Full Control to Users programmatically

Discussion in 'Windows Vista Administration' started by vovan, Feb 10, 2007.

  1. vovan

    Kerry Brown Guest


    And your point is?

    Because some product groups at Microsoft used poor programming choices many
    years ago all programmers today can ignore current guidelines and do what
    ever they want without consequences? I fail to follow that logic. Maybe you
    were thinking of something else? Possibly this - Some product groups at
    Microsoft made some poor choices in the past so Microsoft is forever bound
    to keep repeating those mistakes?

    Yes, SQL 2000 shouldn't have defaulted to storing data in the Program Files
    hierarchy. I realized this years ago and never did allow this to happen. The
    choice was there. Making mistakes in the past doesn't mean you have to keep
    repeating them. Thankfully Microsoft has realized this was a mistake and is
    changing their ways. Why can't everyone else. Are you afraid to move on? As
    with some developers some product groups at Microsoft are struggling with
    this. This doesn't mean security should be abandoned just because it's hard.
    Programmers should be looking at this as an opportunity to improve their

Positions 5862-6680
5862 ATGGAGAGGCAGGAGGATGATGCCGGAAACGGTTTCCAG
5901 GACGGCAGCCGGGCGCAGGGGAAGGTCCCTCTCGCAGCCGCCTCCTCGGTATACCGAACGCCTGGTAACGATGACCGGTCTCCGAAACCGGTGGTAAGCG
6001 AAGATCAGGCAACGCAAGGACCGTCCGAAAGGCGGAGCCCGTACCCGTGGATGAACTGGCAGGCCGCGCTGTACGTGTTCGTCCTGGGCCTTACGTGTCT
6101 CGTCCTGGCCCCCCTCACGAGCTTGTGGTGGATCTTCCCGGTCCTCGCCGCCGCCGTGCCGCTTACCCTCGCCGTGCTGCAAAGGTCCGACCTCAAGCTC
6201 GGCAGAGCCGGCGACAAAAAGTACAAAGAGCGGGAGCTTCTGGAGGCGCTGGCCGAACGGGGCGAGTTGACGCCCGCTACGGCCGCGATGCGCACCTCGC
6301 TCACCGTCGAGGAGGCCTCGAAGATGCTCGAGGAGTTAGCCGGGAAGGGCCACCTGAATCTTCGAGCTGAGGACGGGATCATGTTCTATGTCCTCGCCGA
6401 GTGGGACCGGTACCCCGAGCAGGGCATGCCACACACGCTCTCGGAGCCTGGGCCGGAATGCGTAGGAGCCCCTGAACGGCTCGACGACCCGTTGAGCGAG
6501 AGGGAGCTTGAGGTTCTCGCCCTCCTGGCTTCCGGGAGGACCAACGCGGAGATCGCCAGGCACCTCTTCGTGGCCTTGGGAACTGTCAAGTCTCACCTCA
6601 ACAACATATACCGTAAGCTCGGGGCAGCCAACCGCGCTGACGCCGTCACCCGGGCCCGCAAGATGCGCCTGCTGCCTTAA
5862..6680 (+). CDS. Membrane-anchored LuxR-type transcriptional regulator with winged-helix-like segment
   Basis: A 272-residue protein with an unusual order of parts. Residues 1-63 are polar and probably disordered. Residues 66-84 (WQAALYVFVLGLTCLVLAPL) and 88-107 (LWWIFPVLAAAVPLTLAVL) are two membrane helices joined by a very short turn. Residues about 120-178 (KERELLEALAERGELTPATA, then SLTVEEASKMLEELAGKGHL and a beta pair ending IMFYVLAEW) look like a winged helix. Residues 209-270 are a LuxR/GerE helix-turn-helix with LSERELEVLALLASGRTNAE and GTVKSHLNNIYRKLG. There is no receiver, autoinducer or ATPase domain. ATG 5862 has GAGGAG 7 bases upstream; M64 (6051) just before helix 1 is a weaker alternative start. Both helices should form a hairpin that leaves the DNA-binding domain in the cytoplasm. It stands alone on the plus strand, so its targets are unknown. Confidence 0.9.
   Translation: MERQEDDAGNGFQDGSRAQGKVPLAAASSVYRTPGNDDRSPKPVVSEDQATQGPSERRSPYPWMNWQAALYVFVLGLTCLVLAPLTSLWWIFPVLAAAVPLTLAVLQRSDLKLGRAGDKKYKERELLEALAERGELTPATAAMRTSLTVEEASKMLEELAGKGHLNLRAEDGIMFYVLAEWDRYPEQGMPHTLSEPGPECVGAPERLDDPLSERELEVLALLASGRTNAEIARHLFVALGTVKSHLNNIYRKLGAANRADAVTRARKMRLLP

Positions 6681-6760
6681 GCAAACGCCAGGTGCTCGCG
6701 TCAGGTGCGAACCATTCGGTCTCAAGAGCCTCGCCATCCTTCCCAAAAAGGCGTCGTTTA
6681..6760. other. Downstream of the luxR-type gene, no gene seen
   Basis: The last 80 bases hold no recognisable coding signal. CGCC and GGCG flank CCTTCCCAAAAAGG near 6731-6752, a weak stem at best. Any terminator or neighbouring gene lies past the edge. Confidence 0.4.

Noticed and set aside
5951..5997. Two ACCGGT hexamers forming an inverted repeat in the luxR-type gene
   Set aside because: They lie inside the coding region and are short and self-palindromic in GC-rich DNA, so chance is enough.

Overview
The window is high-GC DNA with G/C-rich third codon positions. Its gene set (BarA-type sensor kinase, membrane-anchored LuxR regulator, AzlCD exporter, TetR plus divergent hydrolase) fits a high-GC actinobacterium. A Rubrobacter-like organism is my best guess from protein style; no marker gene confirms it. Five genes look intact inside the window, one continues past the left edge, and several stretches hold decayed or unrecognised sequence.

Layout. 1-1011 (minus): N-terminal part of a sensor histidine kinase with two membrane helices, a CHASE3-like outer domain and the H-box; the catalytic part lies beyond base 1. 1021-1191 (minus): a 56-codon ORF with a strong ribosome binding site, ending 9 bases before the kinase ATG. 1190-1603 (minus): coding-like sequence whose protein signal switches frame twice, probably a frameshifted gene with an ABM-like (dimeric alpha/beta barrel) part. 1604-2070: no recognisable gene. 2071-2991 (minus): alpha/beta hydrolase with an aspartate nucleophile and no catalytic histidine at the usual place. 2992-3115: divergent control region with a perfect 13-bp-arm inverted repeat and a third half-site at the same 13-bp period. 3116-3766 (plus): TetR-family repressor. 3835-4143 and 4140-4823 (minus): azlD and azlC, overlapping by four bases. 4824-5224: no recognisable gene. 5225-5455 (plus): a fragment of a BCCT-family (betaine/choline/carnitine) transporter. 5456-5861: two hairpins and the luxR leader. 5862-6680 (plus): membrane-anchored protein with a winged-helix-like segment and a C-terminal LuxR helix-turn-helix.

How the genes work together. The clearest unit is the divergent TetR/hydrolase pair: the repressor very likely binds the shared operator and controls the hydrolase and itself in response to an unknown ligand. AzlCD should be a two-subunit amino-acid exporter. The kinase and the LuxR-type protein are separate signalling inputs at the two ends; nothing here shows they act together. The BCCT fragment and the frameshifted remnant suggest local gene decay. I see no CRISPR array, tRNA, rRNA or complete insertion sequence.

methods and as a way to help them create more portable applications. It will
    take some work as do most things in life.

    In some ways your use of SQL as an example is not really a good one. SQL
    data files are not normally directly accessed by end users but accessed
    through a data connector. The SQL service is the process that is actually
    updating the data not the program the end user is running. I do agree that
    Program Files is still the wrong place for the data but in some ways having
    it there actually increases the security of the data files. There are many
    other examples of Microsoft products that have used Program Files for data
    storage in the past. SQL is probably not the best example.
     
    Kerry Brown, Feb 12, 2007
    #41
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  2. vovan

    Steve Guest

    Ok, I have read this entire thread and I think I understand what is
    being stated as the "correct" way to do things. If I understand
    correctly, my app should install itself to the ...Program Files\My App
    folder. Further it should store its data in the ...Documents and
    Settings\{current user}\Application Data folder.
    Is this correct?
    If it is indeed correct where should I store a 20 to 100 meg data file
    for an application which will be used by many users?
    Do I store a copy of the file in each users folder?
    If so how do I keep the various copies synchronized?

    Just wondering,
    Steve
     
    Steve, Feb 12, 2007
    #42
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  3. On Mon, 12 Feb 2007 08:04:49 -0800, "Ken Halter"
    Yep, part of the problem is a broken data/code distinction, both by